Tag Archives: grammatical writing

Parallelism

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When train tracks or skis are parallel, one of them doesn’t veer off. They stay the same distance apart. When writing, you want your prose to be parallel as well. When it isn’t, your readers will be jarred by the parts that veer off on their own. Here’s an example:

The most frequent causes of snowmobile accidents are mechanical failure, the driver is careless, and the weather conditions might be dangerous.

It’s easy to rewrite this sentence in parallel form, seeing that all the pieces are of the same grammatical form:

The most frequent causes of snowmobile accidents are mechanical failure, careless drivers, and dangerous weather conditions.

Here’s one more:

Roger is overworked and not paid adequately.

This is very easily fixed:

Roger is overworked and underpaid.

When you proofread what you’ve written, check to see that lists are in parallel form. If something grates on your ear, you’ll know how to fix it.

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Why I Post Writing Tips

English: Education.

English: Education. (Photo credit: Wikipedia)

I have been sending out writing tips for about 15 years. They end up going to thousands of people, primarily people who work in companies for which I gave business writing seminars. Do you ever stop to wonder why I send these tips out, tips that I now also post in my blog?  Because I want you to succeed.I cannot overemphasize how important it is to be able to write well.  By “well,” I mean writing clearly, concisely, precisely and confidently:

• Writing so your readers don’t have to guess what you mean

• Writing that invites your readers in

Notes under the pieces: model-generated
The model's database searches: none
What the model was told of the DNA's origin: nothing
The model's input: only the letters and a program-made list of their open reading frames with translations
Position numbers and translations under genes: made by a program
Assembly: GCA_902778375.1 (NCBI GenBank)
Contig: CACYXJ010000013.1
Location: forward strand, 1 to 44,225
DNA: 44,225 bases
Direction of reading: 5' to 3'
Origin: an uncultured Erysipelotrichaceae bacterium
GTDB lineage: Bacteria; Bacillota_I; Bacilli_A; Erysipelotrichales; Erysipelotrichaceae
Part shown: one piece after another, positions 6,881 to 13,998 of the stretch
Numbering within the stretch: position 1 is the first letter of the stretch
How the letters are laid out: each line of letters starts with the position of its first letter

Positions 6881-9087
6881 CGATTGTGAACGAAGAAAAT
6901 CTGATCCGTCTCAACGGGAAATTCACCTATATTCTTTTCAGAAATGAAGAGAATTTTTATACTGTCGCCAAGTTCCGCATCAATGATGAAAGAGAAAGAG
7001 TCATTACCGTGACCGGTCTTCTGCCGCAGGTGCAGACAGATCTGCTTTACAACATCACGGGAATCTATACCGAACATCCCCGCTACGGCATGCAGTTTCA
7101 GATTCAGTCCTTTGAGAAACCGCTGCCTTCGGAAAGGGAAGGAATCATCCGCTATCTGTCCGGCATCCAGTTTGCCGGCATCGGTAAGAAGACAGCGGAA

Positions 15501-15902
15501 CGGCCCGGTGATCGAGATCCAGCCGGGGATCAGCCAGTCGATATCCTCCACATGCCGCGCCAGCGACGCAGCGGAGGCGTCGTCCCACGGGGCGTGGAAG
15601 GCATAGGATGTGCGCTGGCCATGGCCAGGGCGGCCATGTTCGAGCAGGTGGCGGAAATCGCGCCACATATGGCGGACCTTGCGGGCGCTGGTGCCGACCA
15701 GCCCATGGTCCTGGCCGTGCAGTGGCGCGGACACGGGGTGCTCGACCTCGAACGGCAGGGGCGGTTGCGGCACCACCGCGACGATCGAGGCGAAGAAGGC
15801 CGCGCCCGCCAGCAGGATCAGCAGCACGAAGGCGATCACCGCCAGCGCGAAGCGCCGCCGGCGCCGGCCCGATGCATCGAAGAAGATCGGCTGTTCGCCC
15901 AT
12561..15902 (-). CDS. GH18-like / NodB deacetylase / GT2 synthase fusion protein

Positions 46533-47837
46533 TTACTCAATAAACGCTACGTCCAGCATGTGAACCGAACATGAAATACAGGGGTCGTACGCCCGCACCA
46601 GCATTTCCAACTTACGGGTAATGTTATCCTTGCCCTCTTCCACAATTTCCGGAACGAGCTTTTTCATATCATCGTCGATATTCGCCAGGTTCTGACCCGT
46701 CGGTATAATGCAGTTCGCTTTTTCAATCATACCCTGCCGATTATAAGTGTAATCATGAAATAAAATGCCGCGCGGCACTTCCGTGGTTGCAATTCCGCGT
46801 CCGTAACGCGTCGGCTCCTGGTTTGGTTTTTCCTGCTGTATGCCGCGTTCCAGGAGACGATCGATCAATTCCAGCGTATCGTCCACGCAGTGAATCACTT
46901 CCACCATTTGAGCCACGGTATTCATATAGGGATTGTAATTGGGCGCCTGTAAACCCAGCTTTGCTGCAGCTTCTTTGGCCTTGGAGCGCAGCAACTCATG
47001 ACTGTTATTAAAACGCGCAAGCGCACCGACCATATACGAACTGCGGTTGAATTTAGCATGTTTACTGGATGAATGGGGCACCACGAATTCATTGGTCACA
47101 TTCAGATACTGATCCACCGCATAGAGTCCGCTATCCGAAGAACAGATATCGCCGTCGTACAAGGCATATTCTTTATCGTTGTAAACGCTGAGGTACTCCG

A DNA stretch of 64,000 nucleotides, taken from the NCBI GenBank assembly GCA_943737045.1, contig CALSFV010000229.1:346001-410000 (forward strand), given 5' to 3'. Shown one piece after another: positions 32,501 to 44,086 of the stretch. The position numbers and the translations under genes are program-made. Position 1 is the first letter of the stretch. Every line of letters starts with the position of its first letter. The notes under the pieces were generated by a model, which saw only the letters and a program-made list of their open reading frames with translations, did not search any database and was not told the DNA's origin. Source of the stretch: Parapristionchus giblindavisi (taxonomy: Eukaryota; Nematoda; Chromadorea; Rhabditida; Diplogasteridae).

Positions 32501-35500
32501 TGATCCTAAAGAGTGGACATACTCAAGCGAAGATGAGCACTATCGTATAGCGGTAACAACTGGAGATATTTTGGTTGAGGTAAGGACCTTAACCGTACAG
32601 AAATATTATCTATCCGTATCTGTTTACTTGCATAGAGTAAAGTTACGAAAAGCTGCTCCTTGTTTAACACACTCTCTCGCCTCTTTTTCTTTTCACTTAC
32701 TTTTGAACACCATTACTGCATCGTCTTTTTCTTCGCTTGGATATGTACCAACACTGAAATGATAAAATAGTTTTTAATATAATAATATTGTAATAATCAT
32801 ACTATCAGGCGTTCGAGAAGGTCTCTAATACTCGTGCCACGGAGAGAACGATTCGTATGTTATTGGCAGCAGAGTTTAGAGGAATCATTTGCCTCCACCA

• Writing that makes your readers feel good when they see they have received an email, letter or report from     you

• Writing your readers won’t delete before they even read it when they see who wrote the document

If you are looking for a job, your résumé is your calling card. Do you have any idea how many résumés are deleted at the first typo?  If a résumé has no typos but is badly organized or if it looks sloppy on the page, you can kiss that job goodbye.

If you have a job, your writing skills are no doubt part of your performance evaluation. Who will be promoted, a person whose writing is careless, ungrammatical, disorganized? Or will it be the person whose writing possesses the opposite of those characteristics? (Obviously, those are rhetorical questions.)

 

What will help your writing?  My tips can’t do it all. How I wish it were that simple. I do suggest you make a folder and save them for future reference, however.

The best thing you can do to improve your writing is to read, read, read. Find an author you like—it doesn’t have to be a so-called highbrow author—and just make yourself read. If you like a TV series, get the book it was based on. You’ll find it in iTunes or Amazon.

One other tip I used with my college students is a one-month experiment: write one page a day for 30 days. If you start on the 20th of the month, do this every day until the next 20th rolls around. Just write those single pages on any topic you want (each page can be a different subject), print them out, and put them in the order of oldest first.  After doing this for a month, start with the first page you wrote and read through them.  Finally, read the first page and then the most recent one you wrote. I guarantee you will see improvement you didn’t think would be possible.  No one read these for you. No one critiqued them. The improvement came from the simple act of writing.  Magic!

If you do this, I would love to hear from you at the end of your month. Remember, just one page a day. That is only about 250 words. No biggie!

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